3.1. Demographic data
The average age of the participants was 37.5 (S.D. = 13.3) (minimum = 18, maximum = 77). The mean IQ score was 104.6 (S.D. = 12.0) (minimum = 69, maximum = 133). Further basic information on the participants is presented in . There is a spread of participants across socio-economic categories, and the proportion in each category is broadly representative of the United Kingdom population.
Demographic data for the sample.
3.2. Occurrence of traumatic events
At least one traumatic event had been experienced by 70% of the sample (n = 140). Childhood physical or sexual abuse had been experienced by 25.5% (n = 51), with 7.5% experiencing severe childhood sexual abuse (n = 15). A traumatic event had been experienced in the last year by 15%. Endorsement rates for individual events are presented in .
Endorsement rates for each traumatic event.
3.3. Occurrence of persecutory ideation and anomalous perceptions
The mean persecutory ideation score was 22.6 (S.D. = 11.6) (range 16–78). Paranoid ideation was not reported by 42.5% of the sample(n
= 85), and the scores showed an exponential distribution similar to other studies (Freeman et al., 2005
). Verbal hallucinations were reported by 15.5% of the sample (n
= 31), and at least one anomalous experience in the clinical psychosis factor was reported by 44.5%r (n
= 89). There were higher rates for endorsement of at least one item for the temporal lobe (75%) and chemosensation factors (72%).
3.4. Associations of traumatic events and psychotic-like experiences
The occurrence of at least one lifetime traumatic event was associated with a 2.5 times greater risk of endorsing a persecutory thought than not reporting any traumatic event (see ). Similarly, the occurrence of at least one lifetime traumatic event was associated with a 4.8 times greater risk of endorsing a verbal hallucinations item. (These associations of lifetime trauma and psychosis-like experiences remained significant in logistic regressions controlling for age, sex, ethnicity, education level, socio-economic status, and intellectual functioning.) It is also of note that a history of lifetime trauma was associated with higher scores on the Cardiff Anomalous Perception Scale factors of temporal lobe experience, chemosensation, and clinical psychosis (all P-values < 0.01).
Cross-tabulation of history of trauma with psychotic-like experiences.
Type of trauma was also examined (). Using the whole sample, it can be seen that non-victimisation events and severe childhood sexual abuse were particularly associated with psychotic-like experiences. Recent adult traumas did not have an impact. When the group with no history of any trauma was used as the comparison (n = 60), all trauma types, except adult history of physical attack, were significantly associated with the presence of paranoid ideation and verbal hallucinations (P < 0.05). The analysis was also repeated removing the individuals without a history of trauma (i.e. looking within the group who had experienced at least one trauma). Experience of non-victimisation events was significantly associated with both paranoid ideation and verbal hallucinations (P < 0.05). Severe childhood abuse was strongly associated with verbal hallucinations (P = 0.001), and almost had a near-significant association with paranoia (P = 0.056). All other comparisons were non-significant (P > 0.05).
3.5. Mediation analyses
The presence of at least one lifetime trauma was significantly associated with higher levels of anxiety, depression and negative ideas about the self (all P-values < 0.05) (see ). Lifetime trauma was also associated with current use of illicit drugs, Chi-square (df = 1) = 4.586, P = 0.032, odds ratio = 2.14, CI = 1.06, 4.32. The presence of paranoid ideation was significantly associated with higher levels of anxiety, depression and negative ideas about the self (all P-values < 0.01). Persecutory ideation was also associated with current use of illicit drugs, Chi-square (df = 1) = 8.640, P = 0.003, odds ratio = 2.57, CI = 1.36, 4.88. The presence of verbal hallucinations was significantly associated with higher levels of anxiety (P < 0.05), had a trend to be associated with higher levels of depression (P = 0.068) but was not associated with negative beliefs about the self (P = 0.122). Verbal hallucinations were not significantly associated with current use of illicit drugs, Chi-square (df = 1) = 0.749, P = 0.387, odds ratio = 0.68, CI = 0.29, 1.62. Illicit drug use was associated with higher levels of anxiety (P = 0.006), but not significantly with levels of depression (P = 0.058) or negative ideas about the self (P = 0.237).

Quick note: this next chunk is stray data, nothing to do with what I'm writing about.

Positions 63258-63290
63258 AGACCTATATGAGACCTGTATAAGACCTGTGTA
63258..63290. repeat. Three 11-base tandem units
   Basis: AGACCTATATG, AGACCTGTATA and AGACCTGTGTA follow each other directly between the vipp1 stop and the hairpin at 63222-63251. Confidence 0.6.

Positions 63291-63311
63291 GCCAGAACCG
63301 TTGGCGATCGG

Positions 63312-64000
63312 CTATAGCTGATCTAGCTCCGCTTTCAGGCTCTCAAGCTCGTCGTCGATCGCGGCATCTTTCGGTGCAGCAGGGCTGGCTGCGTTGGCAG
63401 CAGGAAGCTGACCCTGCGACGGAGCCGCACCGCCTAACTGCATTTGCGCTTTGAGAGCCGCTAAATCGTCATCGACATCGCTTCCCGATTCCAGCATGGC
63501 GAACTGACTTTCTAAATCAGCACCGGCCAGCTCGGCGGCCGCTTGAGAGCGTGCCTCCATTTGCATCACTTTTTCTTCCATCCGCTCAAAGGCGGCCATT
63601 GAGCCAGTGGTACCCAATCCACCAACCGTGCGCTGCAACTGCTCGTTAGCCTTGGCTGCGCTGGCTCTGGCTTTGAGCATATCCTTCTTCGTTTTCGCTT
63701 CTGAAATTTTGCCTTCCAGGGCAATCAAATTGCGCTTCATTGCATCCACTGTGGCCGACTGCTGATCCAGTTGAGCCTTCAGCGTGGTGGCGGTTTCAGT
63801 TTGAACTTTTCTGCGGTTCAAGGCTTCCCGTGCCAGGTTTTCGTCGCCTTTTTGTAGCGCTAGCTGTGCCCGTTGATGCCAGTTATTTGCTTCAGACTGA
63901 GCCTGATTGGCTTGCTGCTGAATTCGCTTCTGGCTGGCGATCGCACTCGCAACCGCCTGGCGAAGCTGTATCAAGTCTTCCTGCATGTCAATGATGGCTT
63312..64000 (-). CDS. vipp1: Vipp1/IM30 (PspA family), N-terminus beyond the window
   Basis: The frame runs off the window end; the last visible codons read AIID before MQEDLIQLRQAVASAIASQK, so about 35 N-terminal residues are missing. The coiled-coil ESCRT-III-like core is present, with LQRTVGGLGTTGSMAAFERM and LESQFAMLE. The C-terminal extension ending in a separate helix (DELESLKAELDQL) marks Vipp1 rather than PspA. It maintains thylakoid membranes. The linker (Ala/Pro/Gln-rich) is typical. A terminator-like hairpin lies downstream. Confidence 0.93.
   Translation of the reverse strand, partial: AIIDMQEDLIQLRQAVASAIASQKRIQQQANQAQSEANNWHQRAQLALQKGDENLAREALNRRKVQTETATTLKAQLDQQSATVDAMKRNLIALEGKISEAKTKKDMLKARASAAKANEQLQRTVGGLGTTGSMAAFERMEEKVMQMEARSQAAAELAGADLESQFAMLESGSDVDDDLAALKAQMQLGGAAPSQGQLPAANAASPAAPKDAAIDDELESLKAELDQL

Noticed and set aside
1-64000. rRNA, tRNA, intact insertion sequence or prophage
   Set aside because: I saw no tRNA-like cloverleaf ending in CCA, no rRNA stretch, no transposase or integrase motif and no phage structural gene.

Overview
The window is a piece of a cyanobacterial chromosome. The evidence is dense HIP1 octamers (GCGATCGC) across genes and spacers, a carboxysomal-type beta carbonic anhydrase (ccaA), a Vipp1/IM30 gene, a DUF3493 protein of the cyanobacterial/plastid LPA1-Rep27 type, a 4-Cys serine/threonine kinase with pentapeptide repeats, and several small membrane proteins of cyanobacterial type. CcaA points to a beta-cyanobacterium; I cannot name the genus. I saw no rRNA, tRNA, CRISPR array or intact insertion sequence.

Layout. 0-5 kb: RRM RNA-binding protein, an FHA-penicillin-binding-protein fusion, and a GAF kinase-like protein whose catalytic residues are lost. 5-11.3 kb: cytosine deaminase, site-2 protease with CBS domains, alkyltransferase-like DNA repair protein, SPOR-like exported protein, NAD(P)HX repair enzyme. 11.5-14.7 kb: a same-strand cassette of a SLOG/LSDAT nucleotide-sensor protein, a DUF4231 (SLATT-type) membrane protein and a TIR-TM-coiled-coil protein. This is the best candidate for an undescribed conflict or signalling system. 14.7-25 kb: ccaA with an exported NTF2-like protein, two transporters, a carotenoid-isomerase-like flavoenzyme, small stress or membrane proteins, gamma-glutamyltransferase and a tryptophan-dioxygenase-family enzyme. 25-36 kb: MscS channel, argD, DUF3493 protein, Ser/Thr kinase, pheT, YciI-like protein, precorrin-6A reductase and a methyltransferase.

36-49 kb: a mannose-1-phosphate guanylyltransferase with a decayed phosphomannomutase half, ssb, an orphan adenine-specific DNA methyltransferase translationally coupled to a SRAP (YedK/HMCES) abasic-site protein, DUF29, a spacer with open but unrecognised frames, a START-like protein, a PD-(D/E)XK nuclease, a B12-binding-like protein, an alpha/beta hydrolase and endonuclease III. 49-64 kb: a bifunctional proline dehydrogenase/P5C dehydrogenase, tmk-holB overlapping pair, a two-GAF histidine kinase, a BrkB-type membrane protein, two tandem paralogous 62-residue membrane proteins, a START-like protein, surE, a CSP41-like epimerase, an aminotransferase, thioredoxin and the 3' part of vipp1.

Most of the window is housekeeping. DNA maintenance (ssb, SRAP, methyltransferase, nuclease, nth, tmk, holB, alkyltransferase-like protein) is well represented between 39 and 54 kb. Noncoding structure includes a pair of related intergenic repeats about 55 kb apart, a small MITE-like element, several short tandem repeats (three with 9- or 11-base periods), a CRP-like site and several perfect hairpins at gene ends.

Levels of affect by the presence of paranoia, hallucinations, a history of trauma, and use of illicit drugs.
Only potential mediation variables that had a significant association with trauma and paranoia or hallucinations were entered into the next stage of the analysis. A binary logistic regression was carried out with paranoid ideation as the dependent variable and a history of trauma, anxiety, depression, negative ideas about the self, and illicit drug use entered as independent variables (see ). Only anxiety was a significant predictor in this model. A similar finding was obtained including age, sex, ethnicity, education, intellectual functioning, and socio-economic status as covariates. A further binary logistic regression was carried out with verbal hallucinations as the dependent variable and a history of trauma and anxiety as independent variables. Both lifetime trauma and anxiety were significant predictors (see ). When age, sex, ethnicity, education, intellectual functioning, and socio-economic status were entered as covariates, then lifetime trauma remained significant (P = 0.021), but the association with anxiety became a trend (P = 0.055).
Binary logistic regressions with paranoia and hallucinations as dependent variables.